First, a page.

The record needs correcting. Britain deserves the main credit for ending the Troubles

Keeping up the legacy of history theme, The Newsletter has asked Paul Bew to develop his idea for the release of government papers on Northern Ireland earlier than the new 20 year rule. The QUB historian and peer  believes that the spate of detailed inquiry reports on what went wrong during the Troubles should be  better balanced by what went right. For that he gives more credit than has perhaps been acknowledged to the Northern Ireland Office.

It’s played the leading role in the peace process – by some long way, and I accept that the Irish government and the Americans had a certain role.”

He said that the British government is aware “that there is an imbalance” in the history. But officials felt that they could save money on a history because papers were being released under the 20-year rule, making it easier for historians.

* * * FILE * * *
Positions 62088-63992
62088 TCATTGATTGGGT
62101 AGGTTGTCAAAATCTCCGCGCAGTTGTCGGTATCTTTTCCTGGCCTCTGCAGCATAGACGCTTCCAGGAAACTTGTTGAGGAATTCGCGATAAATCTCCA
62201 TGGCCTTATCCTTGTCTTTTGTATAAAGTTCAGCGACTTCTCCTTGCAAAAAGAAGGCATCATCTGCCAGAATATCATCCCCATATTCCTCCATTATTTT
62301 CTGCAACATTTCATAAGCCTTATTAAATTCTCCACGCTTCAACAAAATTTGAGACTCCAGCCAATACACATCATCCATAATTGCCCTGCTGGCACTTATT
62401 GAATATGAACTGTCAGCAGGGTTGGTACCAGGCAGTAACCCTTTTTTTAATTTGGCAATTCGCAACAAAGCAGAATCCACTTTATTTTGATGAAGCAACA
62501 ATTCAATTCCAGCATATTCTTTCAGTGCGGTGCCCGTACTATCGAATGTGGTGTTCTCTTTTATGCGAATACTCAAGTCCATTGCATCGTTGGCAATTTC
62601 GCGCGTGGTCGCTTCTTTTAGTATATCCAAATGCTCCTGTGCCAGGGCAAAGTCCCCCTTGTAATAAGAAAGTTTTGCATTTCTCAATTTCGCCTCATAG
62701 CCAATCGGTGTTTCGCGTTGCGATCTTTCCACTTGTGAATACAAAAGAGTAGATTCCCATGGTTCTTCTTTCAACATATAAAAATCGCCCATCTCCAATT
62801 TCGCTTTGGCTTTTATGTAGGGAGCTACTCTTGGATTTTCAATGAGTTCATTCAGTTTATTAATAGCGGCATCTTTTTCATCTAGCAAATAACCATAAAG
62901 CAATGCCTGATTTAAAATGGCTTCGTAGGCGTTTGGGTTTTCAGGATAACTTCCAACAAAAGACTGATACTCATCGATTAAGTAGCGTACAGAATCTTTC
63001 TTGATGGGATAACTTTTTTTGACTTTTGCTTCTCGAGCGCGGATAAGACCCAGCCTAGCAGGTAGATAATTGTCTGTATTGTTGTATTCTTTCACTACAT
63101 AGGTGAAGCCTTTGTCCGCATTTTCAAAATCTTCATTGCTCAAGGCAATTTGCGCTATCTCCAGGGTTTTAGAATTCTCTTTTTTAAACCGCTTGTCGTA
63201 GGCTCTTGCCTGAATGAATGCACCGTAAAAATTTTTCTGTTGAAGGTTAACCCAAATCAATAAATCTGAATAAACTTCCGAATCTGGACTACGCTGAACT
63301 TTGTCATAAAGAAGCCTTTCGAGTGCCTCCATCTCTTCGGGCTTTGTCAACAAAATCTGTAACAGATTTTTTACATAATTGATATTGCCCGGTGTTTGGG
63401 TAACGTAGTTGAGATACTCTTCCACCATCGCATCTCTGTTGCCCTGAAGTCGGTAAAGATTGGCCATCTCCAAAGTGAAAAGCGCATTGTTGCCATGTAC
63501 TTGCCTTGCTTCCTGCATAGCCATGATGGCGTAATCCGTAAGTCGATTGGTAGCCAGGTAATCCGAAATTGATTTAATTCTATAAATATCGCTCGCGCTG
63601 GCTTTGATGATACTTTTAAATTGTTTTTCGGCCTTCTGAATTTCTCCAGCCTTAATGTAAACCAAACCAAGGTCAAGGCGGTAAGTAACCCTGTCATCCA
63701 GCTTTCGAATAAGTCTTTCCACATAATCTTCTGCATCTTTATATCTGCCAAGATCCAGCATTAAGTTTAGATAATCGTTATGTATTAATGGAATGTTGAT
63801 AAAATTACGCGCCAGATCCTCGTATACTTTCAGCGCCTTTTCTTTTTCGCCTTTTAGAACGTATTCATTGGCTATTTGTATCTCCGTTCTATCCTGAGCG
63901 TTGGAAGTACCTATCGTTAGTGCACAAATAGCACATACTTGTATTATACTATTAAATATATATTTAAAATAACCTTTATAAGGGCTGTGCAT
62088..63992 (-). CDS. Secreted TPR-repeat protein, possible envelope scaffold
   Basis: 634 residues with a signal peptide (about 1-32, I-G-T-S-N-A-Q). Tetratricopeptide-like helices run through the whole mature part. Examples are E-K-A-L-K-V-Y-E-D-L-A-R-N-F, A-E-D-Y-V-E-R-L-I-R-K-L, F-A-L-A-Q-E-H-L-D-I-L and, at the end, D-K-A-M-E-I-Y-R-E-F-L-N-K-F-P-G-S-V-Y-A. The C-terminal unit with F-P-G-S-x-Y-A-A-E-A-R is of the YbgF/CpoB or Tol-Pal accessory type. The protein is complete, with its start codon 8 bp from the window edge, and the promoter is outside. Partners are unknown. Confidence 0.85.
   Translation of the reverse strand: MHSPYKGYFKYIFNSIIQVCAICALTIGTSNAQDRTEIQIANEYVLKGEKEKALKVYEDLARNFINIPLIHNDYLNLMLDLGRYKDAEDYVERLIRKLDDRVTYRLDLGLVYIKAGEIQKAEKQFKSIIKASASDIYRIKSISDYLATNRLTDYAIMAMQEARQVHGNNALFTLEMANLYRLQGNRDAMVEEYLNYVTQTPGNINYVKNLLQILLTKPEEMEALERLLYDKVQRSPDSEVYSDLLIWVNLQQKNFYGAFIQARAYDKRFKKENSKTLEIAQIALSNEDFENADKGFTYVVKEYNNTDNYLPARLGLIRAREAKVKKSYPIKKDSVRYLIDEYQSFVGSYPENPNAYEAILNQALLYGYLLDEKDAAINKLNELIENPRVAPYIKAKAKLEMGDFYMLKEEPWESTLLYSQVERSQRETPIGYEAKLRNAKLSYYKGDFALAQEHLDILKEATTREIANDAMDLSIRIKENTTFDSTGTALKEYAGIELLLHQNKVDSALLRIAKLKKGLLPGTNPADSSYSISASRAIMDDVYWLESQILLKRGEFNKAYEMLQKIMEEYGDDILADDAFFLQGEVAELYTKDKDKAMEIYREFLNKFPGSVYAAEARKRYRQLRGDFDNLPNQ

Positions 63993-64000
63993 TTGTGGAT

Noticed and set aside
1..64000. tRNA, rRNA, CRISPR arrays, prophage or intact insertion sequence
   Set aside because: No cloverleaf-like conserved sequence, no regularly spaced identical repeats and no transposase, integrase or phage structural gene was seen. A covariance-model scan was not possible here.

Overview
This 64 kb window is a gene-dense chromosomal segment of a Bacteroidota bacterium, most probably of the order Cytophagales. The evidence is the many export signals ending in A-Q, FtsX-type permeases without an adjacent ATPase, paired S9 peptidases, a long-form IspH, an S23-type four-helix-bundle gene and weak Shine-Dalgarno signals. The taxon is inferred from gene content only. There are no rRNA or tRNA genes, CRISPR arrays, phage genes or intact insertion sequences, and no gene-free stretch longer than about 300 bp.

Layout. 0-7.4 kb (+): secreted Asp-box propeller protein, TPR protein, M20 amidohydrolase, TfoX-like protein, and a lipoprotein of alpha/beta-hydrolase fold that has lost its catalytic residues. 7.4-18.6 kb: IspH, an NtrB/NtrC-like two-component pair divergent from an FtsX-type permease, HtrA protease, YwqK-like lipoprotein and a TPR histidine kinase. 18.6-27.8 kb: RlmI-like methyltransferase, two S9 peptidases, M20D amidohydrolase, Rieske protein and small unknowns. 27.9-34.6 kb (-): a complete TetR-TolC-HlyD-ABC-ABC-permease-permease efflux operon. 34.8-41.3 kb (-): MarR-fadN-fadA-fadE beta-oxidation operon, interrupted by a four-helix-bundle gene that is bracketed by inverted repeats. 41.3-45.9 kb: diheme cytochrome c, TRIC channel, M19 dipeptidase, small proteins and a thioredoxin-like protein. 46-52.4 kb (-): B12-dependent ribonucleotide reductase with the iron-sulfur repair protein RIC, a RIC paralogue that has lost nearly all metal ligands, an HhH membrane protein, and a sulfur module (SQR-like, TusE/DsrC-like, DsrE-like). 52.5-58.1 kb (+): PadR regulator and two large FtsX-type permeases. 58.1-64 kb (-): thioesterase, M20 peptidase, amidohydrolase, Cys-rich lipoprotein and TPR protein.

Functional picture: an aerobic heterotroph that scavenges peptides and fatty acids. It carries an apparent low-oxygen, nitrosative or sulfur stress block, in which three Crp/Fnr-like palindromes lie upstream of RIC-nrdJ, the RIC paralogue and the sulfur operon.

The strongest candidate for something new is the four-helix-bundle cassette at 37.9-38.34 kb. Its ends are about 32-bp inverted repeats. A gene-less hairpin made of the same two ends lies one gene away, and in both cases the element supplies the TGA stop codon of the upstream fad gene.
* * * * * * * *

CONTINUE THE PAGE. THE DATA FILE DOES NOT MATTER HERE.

One of the ideas on dealing with the past for Richard Haass perhaps? But who among the attendant politicians would take it up? Outsider views should surely be sought. I gently dissent from Alex Kane’s view championed by Pete that Haaas should face them with the bottom line straight away. Great wheeze for a column but not real.  Wouldn’t they plead sincerity straight away, producing evidence of their mutual opposition to paramilitarism and joint support for “sharing?   Who would supply the scepticism? It might take a day or two’s debate and hey, then we’re into the talks. Surely Haas has to be a bit more diplomatic than ” take it or leave it?”

Former BBC journalist and manager in Belfast, Manchester and London, Editor Spolight; Political Editor BBC NI; Current Affairs Commissioning editor BBC Radio 4; Editor Political and Parliamentary Programmes, BBC Westminster; former London Editor Belfast Telegraph. Hon Senior Research Fellow, The Constitution Unit, Univ Coll. London

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